Loving v. Virginia

388 U.S. 1 (1967)

Quick Summary

Mildred Jeter (defendant) and Richard Loving (defendant) were legally married in Washington D.C. but were indicted in Virginia for their interracial marriage. Their case raised questions regarding the constitutionality of Virginia’s laws prohibiting interracial marriage.

The Supreme Court concluded that such laws violated the Equal Protection and Due Process Clauses of the Fourteenth Amendment, emphasizing that racial classifications in marriage laws require a compelling justification which Virginia did not provide.

Facts of the Case

In 1958, Mildred Jeter (defendant), an African American woman, and Richard Loving (defendant), a Caucasian man, were married in Washington D.C., where interracial marriage was legal. They then moved to Virginia, where their union was challenged due to a state law banning interracial marriages.

The couple was indicted in October 1958 by a Virginia grand jury and pleaded guilty to violating the state’s anti-miscegenation law. The trial judge sentenced them to one year in jail but suspended the sentence on the condition that they leave Virginia and not return together for 25 years.

The Lovings complied but later challenged their conviction, arguing that the Virginia law violated the Equal Protection and Due Process Clauses of the Fourteenth Amendment. Their case eventually reached the United States Supreme Court, which had to determine the constitutionality of Virginia’s racial classification in marriage laws.

Procedural Posture and History

  1. The Lovings were indicted and convicted in Virginia state court for violating anti-miscegenation laws.
  2. They filed a motion to vacate the judgment, which was denied by the state trial court.
  3. The case was appealed to the Supreme Court of Appeals of Virginia, which affirmed the conviction.
  4. The Lovings then appealed to the United States Supreme Court, which noted probable jurisdiction.

I.R.A.C. Format


Whether Virginia’s statutory scheme preventing marriages on the basis of racial classifications violates the Equal Protection and Due Process Clauses of the Fourteenth Amendment.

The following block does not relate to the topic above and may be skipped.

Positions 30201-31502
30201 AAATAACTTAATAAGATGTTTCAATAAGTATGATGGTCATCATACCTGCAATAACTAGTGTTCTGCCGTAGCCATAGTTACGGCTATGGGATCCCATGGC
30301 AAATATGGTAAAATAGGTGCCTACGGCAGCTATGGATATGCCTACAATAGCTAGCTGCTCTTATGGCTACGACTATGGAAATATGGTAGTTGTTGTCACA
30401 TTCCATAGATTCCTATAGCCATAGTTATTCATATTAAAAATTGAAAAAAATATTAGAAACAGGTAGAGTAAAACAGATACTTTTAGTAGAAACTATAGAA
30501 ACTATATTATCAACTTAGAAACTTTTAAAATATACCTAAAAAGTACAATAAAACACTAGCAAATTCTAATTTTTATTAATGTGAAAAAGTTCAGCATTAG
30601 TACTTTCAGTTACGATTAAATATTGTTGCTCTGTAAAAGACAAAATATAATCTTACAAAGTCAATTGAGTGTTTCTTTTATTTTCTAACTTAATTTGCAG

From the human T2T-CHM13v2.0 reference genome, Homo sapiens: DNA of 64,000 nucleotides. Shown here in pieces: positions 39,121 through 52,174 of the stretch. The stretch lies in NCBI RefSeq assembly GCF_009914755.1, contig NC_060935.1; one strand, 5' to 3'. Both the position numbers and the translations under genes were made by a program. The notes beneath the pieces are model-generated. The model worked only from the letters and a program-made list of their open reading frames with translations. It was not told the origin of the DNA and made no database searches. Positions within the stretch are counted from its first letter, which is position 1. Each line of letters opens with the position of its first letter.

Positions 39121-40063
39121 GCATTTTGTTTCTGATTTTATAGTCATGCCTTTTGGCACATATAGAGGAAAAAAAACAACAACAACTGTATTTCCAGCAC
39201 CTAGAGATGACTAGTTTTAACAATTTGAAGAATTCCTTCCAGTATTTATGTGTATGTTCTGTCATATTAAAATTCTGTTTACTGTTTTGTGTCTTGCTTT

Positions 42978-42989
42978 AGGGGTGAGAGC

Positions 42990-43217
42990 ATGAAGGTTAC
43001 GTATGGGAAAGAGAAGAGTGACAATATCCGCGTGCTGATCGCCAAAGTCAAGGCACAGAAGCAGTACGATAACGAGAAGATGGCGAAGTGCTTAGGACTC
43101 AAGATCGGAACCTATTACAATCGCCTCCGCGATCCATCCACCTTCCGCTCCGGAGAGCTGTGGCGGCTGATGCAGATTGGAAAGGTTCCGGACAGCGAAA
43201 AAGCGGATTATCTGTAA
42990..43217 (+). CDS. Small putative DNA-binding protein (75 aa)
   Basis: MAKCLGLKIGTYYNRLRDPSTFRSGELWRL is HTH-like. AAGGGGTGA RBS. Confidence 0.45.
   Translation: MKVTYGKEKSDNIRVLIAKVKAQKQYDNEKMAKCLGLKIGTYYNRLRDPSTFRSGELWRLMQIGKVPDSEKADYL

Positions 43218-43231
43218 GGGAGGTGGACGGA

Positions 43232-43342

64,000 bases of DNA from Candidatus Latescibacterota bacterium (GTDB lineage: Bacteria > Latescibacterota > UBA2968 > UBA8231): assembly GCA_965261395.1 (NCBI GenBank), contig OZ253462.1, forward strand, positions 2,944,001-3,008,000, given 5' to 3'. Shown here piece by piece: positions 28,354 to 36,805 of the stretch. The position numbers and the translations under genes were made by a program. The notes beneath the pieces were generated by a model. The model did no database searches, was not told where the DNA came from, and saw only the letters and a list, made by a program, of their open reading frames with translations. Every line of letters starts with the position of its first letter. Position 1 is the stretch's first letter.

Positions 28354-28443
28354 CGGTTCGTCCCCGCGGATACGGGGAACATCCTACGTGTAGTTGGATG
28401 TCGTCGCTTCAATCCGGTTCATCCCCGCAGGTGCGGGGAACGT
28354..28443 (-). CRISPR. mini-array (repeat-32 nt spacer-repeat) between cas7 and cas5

Rule of Law

The Fourteenth Amendment prohibits states from enacting laws that result in racial discrimination or deny individuals equal protection under the law. When a statute involves racial classifications, it must undergo the most rigid scrutiny and can only be upheld if it serves a compelling state interest.

Reasoning and Analysis

The Supreme Court found that Virginia’s laws were designed to maintain White Supremacy and therefore could not stand under the Fourteenth Amendment. The Court emphasized that marriage is a fundamental right and that racial classifications affecting this right must be subjected to the most rigorous scrutiny.

The Court rejected the state’s argument that its laws did not constitute invidious discrimination since they punished both white and non-white participants in interracial marriages equally. Instead, they held that any law restricting freedom to marry based on race is inherently suspect and requires a compelling justification, which Virginia failed to provide.


The Supreme Court reversed the convictions, holding that Virginia’s anti-miscegenation statutes violate both the Equal Protection and Due Process Clauses of the Fourteenth Amendment.

Concurring Opinions

Justice Stewart concurred with the judgment, stating his belief that a state law cannot be valid if it makes criminality depend upon race.

Key Takeaways

  1. Marriage is considered a fundamental right protected under the Constitution.
  2. Racial classifications in state laws are subject to strict scrutiny and must serve a compelling state interest to be deemed constitutional.
  3. The Supreme Court’s decision in Loving v. Virginia struck down anti-miscegenation laws and affirmed the principle of racial equality under the law.

Relevant FAQs of this case

What constitutes a 'compelling state interest' to justify a law that classifies based on race?

A ‘compelling state interest’ is one that is necessary or crucial, as opposed to preferable, and cannot be achieved through any less discriminatory means. It must be so paramount that it justifies an otherwise unconstitutional action.

  • For example: Ensuring national security might be considered a compelling state interest that could justify rigorous security screenings at airports, albeit applied uniformly without racial discrimination.

How do laws that impact fundamental rights receive different scrutiny from other types of legislation?

Laws impacting fundamental rights such as marriage, speech, or voting are subject to strict scrutiny, the highest level of judicial review. In this context, the government must show that the law is narrowly tailored to serve a compelling state interest.

  • For example: A law that restricts freedom of speech in a public forum must serve a critical government objective and be the least restrictive means of achieving that goal.

In what scenarios does equal application of a law fail to satisfy the Equal Protection Clause?

Equal application of a law fails to satisfy the Equal Protection Clause when the law is discriminatory in its essence or effect. Even if applied equally, if it targets a specific class of individuals and lacks a substantial justification, it violates the provisions.

  • For example: A city ordinance that bans people from sleeping in public places may seem neutral but disproportionately affects the homeless population, failing to meet Equal Protection standards unless it addresses a significant societal issue.


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